KBEH 041945Z AUTO 28013G23KT 1/4SM SN FZFG BKN007 OVC021 M16/M18 A3017

Given such cold temperatures at the surface and even colder air aloft, the clouds producing the snow will only contain ice crystals. This can be easily confirmed by looking at several weather products. As shown on the above the Aviation Weather Center (AWC) had issued a couple of AIRMETs for moderate icing, but all these were located well to the south in Kentucky, Tennessee and southwest Mid-Atlantic where the environmental temperature was much warmer. The AWC wasn't concerned about the potential for airframe icing anywhere in the Upper or Lower Great Lakes or the northern Ohio Valley region due to the colder temperatures.

In addition to the lack of AIRMETs for moderate icing, the sounding analysis (below) had a classic glaciated signature. Moreover, the cloud top temperatures were about -28°C also implying glaciated conditions in these clouds.  

The Current Icing Product (CIP) (not shown) clearly indicated a low probability of light and trace icing in the area over Benton Harbor. It was a bit surprising that CIP was giving any credence to icing potential in this region, but a comparison of the CIP analysis to the radar signature (NEXRAD) clearly shows the two match. CIP was likely giving more weight to the precipitation that was falling not ruling out a small chance of light or trace icing in the region.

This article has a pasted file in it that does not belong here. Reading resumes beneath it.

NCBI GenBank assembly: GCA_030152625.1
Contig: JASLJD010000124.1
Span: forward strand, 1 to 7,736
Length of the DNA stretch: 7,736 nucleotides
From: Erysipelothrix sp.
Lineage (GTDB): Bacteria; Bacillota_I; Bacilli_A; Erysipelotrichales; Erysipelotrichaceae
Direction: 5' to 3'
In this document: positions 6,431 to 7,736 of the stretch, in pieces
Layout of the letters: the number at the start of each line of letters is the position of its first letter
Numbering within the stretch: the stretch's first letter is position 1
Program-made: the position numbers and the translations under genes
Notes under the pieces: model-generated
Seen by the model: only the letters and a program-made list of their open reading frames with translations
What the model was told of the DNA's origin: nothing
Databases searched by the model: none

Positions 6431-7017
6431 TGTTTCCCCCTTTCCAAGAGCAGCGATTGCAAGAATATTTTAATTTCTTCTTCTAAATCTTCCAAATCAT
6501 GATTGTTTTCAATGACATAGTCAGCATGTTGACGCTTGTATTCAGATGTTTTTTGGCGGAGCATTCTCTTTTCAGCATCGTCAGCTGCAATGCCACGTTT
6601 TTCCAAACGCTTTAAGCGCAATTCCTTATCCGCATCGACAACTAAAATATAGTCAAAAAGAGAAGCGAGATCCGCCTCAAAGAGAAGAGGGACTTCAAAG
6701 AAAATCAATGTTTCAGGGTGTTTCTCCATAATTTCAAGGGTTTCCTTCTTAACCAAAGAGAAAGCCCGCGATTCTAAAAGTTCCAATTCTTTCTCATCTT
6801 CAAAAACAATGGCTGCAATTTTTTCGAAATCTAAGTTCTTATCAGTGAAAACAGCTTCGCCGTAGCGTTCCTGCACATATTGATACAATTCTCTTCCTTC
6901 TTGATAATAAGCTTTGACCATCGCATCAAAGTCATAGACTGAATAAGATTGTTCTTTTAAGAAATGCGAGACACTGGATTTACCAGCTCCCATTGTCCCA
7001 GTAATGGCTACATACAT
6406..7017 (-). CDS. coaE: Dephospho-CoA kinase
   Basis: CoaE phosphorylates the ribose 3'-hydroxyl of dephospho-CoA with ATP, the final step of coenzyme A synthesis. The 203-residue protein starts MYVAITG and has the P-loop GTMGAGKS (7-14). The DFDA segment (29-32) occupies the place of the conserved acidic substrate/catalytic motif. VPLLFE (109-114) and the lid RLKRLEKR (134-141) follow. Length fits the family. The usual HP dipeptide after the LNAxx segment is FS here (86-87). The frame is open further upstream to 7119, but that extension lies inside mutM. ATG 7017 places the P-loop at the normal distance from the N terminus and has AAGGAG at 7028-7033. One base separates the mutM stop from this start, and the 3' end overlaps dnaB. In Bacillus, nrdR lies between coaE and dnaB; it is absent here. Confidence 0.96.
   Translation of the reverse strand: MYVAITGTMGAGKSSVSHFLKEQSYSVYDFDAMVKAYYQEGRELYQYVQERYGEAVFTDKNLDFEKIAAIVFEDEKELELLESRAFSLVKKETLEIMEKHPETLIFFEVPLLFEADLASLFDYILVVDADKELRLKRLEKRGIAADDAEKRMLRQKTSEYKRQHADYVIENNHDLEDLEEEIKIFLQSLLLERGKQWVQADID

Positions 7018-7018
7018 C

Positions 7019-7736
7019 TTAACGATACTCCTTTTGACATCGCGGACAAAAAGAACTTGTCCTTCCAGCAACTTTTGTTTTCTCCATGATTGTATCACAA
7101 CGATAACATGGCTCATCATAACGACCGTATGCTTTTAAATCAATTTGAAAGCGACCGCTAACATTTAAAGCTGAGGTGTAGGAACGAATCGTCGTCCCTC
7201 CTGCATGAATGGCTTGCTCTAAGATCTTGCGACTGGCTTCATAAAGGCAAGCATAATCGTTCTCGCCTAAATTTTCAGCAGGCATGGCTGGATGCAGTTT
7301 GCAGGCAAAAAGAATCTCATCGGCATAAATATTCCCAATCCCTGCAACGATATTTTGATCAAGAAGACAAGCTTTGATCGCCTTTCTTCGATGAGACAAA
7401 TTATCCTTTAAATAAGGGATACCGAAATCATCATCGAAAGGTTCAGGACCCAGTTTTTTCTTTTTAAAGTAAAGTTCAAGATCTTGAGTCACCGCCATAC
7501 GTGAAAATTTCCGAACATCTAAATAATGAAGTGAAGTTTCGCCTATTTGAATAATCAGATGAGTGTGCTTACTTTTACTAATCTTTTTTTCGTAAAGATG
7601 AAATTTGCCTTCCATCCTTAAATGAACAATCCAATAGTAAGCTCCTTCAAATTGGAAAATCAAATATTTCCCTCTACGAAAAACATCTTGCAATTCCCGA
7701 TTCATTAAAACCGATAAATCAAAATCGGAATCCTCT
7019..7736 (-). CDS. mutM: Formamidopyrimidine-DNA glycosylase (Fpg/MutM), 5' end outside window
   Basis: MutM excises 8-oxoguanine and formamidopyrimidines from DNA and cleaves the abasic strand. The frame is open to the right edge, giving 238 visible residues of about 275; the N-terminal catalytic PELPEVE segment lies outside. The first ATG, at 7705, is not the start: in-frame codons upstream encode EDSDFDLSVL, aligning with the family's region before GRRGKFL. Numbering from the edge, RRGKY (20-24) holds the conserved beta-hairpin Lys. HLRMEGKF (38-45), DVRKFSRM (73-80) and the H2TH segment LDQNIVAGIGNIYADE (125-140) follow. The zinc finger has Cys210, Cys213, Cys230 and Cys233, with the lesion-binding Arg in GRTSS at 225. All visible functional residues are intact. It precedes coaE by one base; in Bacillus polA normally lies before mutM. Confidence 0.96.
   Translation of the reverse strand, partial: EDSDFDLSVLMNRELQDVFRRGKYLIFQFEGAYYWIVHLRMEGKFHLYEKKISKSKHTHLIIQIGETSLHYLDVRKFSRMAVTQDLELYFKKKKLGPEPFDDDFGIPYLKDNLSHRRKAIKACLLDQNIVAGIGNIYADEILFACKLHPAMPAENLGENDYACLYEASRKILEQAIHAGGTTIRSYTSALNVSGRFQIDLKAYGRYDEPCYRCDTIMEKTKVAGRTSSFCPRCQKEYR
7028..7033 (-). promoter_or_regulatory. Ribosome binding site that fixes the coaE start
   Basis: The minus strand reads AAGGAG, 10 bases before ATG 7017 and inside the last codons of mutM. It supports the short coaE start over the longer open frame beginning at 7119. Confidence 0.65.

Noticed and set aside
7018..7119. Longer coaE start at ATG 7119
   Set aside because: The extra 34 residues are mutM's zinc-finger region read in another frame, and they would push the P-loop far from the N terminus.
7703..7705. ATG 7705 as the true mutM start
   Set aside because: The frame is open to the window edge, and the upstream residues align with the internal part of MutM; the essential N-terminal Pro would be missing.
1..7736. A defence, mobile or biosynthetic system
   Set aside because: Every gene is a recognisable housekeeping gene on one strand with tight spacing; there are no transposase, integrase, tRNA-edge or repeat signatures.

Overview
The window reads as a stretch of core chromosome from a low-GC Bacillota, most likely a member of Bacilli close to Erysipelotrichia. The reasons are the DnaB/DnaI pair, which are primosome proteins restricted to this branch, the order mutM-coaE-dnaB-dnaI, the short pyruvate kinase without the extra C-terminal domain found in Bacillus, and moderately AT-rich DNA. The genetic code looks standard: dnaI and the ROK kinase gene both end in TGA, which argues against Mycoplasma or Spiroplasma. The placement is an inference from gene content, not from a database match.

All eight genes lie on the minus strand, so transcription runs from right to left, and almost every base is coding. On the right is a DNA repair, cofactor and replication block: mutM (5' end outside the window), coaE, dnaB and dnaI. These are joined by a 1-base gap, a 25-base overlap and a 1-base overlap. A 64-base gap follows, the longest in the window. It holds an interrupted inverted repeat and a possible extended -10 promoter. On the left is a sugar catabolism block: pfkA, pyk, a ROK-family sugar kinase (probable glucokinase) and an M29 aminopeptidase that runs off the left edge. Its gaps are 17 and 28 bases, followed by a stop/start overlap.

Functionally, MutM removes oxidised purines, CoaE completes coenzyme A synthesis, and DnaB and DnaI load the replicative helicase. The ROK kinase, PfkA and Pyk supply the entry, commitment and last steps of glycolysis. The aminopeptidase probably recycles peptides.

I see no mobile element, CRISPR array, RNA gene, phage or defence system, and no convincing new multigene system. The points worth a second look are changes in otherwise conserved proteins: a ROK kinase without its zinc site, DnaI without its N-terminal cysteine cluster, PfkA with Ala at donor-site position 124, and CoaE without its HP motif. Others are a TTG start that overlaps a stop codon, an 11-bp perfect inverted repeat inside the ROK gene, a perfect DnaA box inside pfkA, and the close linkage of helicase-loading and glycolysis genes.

There were several pilot reports in the area as shown above.  This included one pilot report from an Embraer ERJ-145 (below) that was departing near South Bend, Indiana. The pilot report at 7,000 feet indicates the the tops were reported at 6,800 feet MSL with clear skies above. The temperature aloft was -21°C and the icing was negative during the climb through the layer.    

SBN UA /OV SBN330015 /TM 1856/FL070 /TP E145 /SK OVC-TOP068/SKC  /TA M21 /IC NEG /RM DURC

While there may have been a very small risk of trace icing in this cloud deck according to CIP, the expectation from the other composite information was pretty clear that the environment was NOT conducive for airframe ice despite the overcast cloud deck. Therefore, in the spirit of the Chief Counsel's interpretation, a departure out of Benton Harbor would not likely be construed as known icing conditions given that visible moisture was not likely to adhere to the airframe.  

Interested in learning more about the Skew-T diagram? You can order your copy of The Skew-T log (p) and Me book today in soft cover or eBook format.

Most pilots are weatherwise, but some are otherwise™

Dr. Scott Dennstaedt

Weather Systems Engineer

Founder, EZWxBrief™

CFI & former NWS meteorologist